What happens if you add Pineapple to Jelly (or Jell-O)?

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What happens when you add pineapple to jelly / Jello? Fun edible science experiment for kids!

Taste testing the jelly

Have you noticed on your packet of jelly (or Jell-O as my North American friends call it), that there’s usually a small note that says “Do not add fresh pineapple, kiwi fruit or paw paw as jelly will not set.” Well, we noticed, and of course, we became intrigued!

But turning our curiosity into a pineapple & jelly science experiment was actually my 10 year old daughter Jewel’s idea. I suspect she:
a) wanted to make jelly
b) was intrigued by the warning label on the box, and
c) thought that suggesting a science experiment would be a good persuasive argument for why she should be allowed to make (and eat) a sweet treat! (She’s been learning about persuasive arguments at school…)

Well, she does know how best to convince me. 🙂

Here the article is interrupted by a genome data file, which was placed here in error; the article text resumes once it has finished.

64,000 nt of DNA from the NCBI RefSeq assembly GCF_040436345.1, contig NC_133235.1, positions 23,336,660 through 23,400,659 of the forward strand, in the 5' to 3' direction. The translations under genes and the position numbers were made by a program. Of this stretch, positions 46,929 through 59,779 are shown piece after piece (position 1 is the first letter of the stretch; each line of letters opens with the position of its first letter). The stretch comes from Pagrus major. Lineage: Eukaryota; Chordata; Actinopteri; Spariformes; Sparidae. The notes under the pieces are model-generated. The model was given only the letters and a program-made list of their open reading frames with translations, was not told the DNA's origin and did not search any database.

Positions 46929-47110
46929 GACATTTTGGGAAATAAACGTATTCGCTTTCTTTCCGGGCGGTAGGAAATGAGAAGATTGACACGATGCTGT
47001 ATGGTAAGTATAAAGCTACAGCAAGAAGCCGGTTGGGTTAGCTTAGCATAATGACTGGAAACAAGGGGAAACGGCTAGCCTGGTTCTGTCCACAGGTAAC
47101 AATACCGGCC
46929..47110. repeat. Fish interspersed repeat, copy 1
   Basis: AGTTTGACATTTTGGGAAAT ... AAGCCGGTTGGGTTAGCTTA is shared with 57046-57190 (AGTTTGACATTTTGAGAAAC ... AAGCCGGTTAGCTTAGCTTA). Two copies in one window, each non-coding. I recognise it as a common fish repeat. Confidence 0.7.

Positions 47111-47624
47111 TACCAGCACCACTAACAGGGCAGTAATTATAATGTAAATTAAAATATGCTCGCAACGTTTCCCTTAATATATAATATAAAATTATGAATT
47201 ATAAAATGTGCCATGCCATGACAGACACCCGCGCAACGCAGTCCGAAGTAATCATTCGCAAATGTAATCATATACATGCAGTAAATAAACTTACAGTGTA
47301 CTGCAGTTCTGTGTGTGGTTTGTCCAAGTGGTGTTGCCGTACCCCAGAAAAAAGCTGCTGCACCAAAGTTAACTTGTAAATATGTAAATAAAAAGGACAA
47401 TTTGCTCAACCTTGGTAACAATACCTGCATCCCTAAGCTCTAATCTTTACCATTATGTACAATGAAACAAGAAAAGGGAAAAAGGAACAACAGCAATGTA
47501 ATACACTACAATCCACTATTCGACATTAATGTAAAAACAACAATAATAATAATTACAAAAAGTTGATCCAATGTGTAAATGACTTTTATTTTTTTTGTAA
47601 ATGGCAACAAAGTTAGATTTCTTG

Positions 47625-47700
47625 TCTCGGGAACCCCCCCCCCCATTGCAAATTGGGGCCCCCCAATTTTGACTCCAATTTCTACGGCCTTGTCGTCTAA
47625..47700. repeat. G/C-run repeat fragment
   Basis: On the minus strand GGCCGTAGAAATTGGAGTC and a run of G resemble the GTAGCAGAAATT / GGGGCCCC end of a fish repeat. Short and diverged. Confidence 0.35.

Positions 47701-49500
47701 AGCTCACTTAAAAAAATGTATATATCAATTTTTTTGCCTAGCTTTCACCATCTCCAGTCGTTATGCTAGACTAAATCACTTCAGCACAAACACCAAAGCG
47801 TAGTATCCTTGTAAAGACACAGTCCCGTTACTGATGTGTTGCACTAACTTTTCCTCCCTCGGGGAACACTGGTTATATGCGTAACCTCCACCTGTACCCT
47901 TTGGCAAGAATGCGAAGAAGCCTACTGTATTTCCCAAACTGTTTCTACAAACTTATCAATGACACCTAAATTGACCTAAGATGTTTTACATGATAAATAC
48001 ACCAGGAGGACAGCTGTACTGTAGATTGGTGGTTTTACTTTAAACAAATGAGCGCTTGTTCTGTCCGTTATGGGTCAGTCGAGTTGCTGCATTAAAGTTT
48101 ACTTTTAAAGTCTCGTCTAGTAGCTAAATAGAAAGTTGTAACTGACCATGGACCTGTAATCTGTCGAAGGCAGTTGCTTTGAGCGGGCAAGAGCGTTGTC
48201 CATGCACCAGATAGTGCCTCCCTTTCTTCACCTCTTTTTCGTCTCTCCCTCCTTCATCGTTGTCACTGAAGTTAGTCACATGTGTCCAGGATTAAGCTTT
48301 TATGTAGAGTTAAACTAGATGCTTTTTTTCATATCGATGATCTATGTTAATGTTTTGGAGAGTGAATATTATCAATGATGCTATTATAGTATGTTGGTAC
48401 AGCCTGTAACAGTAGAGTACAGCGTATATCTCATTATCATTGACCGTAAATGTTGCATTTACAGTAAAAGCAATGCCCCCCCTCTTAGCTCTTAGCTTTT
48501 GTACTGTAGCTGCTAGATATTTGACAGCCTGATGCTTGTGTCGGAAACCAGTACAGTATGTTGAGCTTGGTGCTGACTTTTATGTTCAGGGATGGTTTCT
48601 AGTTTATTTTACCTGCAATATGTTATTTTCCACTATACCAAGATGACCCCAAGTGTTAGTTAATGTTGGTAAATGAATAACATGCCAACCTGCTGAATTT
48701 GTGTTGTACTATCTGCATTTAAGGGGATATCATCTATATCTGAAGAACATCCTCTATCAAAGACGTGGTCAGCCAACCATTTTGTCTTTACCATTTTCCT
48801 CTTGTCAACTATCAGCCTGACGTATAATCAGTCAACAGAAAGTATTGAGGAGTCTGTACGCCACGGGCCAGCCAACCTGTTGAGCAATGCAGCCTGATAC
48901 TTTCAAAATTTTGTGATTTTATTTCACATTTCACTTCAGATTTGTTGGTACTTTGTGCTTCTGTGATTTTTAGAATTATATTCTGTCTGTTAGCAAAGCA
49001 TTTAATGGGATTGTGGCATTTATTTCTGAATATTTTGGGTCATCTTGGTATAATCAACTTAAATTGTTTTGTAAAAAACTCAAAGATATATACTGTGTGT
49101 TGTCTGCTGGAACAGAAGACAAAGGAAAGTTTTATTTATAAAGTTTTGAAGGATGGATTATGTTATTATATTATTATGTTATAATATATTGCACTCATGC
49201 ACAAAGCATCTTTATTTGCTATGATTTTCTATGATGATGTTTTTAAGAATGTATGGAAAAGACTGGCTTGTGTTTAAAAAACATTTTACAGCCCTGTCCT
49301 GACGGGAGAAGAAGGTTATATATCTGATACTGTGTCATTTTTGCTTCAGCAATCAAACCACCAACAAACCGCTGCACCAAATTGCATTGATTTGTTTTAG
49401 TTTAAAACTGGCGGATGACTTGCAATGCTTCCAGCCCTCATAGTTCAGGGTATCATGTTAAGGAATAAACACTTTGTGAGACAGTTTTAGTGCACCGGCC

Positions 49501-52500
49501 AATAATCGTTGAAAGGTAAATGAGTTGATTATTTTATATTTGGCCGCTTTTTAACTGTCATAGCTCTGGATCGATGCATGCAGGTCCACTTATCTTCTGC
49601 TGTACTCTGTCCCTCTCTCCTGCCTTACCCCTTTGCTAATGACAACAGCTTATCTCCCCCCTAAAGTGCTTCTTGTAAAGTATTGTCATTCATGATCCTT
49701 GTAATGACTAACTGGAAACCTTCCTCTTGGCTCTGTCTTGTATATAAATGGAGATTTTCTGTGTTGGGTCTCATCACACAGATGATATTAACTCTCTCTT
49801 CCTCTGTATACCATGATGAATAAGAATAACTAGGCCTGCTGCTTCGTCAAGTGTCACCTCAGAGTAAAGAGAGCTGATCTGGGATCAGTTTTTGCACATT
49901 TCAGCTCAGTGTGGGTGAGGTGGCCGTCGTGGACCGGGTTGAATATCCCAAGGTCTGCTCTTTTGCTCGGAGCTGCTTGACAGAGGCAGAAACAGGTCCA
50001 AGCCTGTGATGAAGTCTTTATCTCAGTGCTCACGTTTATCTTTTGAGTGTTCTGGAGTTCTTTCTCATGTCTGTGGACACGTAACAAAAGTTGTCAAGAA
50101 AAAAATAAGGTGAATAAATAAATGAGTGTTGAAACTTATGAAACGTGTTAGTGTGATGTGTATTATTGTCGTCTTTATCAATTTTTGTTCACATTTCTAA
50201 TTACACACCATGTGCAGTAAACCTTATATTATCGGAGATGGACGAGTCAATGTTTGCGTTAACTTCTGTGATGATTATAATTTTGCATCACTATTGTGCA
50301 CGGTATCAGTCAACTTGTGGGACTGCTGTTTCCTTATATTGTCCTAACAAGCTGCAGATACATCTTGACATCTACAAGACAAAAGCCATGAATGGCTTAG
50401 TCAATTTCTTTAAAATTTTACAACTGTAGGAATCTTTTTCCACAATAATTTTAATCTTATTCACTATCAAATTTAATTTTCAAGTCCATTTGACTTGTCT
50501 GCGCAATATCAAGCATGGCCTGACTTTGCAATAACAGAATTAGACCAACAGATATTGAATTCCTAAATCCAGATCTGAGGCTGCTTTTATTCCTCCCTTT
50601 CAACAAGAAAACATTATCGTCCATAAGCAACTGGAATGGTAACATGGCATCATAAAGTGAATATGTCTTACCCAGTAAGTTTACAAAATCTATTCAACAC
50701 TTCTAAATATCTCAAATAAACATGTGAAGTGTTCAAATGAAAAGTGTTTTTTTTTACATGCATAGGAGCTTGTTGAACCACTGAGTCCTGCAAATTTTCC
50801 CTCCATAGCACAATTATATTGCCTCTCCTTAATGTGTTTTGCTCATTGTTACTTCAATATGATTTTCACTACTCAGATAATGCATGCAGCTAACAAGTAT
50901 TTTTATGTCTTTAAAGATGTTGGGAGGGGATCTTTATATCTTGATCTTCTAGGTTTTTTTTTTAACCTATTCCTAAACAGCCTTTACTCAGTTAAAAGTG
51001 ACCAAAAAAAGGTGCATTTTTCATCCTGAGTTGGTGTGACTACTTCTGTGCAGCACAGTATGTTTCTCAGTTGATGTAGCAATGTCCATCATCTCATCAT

Suitable for

Playing with food is fun for all ages, especially if it ends in deliciousness! With slight modifications, this activity could work for anything from preschoolers or tweens!

These instructions below are for older kids, but if you did want to try this with little ones, you could modify by using ‘hot to touch’ (rather than boiling) water and cutting fruit and candy for them.

Making jelly

But first, let me clarify something that can be a little confusing. What we call jelly in Australia, is the same thing that North Americans call jello (or Jell-O). So, when I say jelly, I’m referring to jelly as a jiggly dessert, and not jelly as a spreadable fruit preserve (which. incidentally, Australians call jam). OK? Sorry about that, it’s an Australian / American / British English language thing…

Anyhoo, onto the experiment! 

How to experiment with jelly and fruit (and candy)

We used:

  • a box of flavoured jelly / jello crystals
  • measuring jug
  • boiling water & spoons to stir
  • four equal sized glasses
  • sticky labels and marker
  • pineapple
  • apple
  • chewy fruit-flavoured lollies / candy

Ingredients

 

What to do

Because I was doing this with my 10 year old, we focused on conducting a “fair test” and following the Scientific Method. (This is a great thing to do with kids of all ages, but it’s especially good for older kids who can start to learn to think in a more structured, scientific way).

Step 1: Ask a question
What will happen if we add fresh pineapple to jelly?

Step 2: Form a hypothesis
Adding fresh pineapple to jelly will affect how it sets.

Step 3: Experiment